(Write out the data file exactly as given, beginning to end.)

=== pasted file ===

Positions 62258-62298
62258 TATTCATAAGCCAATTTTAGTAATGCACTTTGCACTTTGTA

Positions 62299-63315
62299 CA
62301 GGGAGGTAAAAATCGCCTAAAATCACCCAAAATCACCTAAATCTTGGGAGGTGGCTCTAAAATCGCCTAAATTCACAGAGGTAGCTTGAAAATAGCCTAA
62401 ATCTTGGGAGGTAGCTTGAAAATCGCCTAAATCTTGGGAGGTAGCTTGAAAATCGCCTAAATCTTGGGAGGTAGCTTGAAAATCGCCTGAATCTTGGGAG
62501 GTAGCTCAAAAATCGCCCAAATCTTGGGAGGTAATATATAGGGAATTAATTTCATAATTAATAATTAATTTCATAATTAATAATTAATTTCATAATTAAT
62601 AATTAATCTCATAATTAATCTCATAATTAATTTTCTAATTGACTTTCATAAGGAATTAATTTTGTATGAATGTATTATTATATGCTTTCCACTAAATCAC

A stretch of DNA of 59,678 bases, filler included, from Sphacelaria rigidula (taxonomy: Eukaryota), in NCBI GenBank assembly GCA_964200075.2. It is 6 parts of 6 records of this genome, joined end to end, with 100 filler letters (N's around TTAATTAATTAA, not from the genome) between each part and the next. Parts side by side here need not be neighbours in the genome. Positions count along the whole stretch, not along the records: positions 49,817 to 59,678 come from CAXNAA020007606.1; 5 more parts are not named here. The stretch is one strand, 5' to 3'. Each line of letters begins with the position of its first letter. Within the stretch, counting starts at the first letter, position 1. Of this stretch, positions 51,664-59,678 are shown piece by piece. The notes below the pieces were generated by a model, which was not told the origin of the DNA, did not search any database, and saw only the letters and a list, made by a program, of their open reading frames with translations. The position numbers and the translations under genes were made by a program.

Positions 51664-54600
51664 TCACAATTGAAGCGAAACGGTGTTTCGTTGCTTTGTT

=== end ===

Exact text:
Positions 62258-62298
62258 TATTCATAAGCCAATTTTAGTAATGCACTTTGCACTTTGTA

Positions 62299-63315
62299 CA
62301 GGGAGGTAAAAATCGCCTAAAATCACCCAAAATCACCTAAATCTTGGGAGGTGGCTCTAAAATCGCCTAAATTCACAGAGGTAGCTTGAAAATAGCCTAA
62401 ATCTTGGGAGGTAGCTTGAAAATCGCCTAAATCTTGGGAGGTAGCTTGAAAATCGCCTAAATCTTGGGAGGTAGCTTGAAAATCGCCTGAATCTTGGGAG
62501 GTAGCTCAAAAATCGCCCAAATCTTGGGAGGTAATATATAGGGAATTAATTTCATAATTAATAATTAATTTCATAATTAATAATTAATTTCATAATTAAT
62601 AATTAATCTCATAATTAATCTCATAATTAATTTTCTAATTGACTTTCATAAGGAATTAATTTTGTATGAATGTATTATTATATGCTTTCCACTAAATCAC

A stretch of DNA of 59,678 bases, filler included, from Sphacelaria rigidula (taxonomy: Eukaryota), in NCBI GenBank assembly GCA_964200075.2. It is 6 parts of 6 records of this genome, joined end to end, with 100 filler letters (N's around TTAATTAATTAA, not from the genome) between each part and the next. Parts side by side here need not be neighbours in the genome. Positions count along the whole stretch, not along the records: positions 49,817 to 59,678 come from CAXNAA020007606.1; 5 more parts are not named here. The stretch is one strand, 5' to 3'. Each line of letters begins with the position of its first letter. Within the stretch, counting starts at the first letter, position 1. Of this stretch, positions 51,664-59,678 are shown piece by piece. The notes below the pieces were generated by a model, which was not told the origin of the DNA, did not search any database, and saw only the letters and a list, made by a program, of their open reading frames with translations. The position numbers and the translations under genes were made by a program.

Positions 51664-54600
51664 TCACAATTGAAGCGAAACGGTGTTTCGTTGCTTTGTT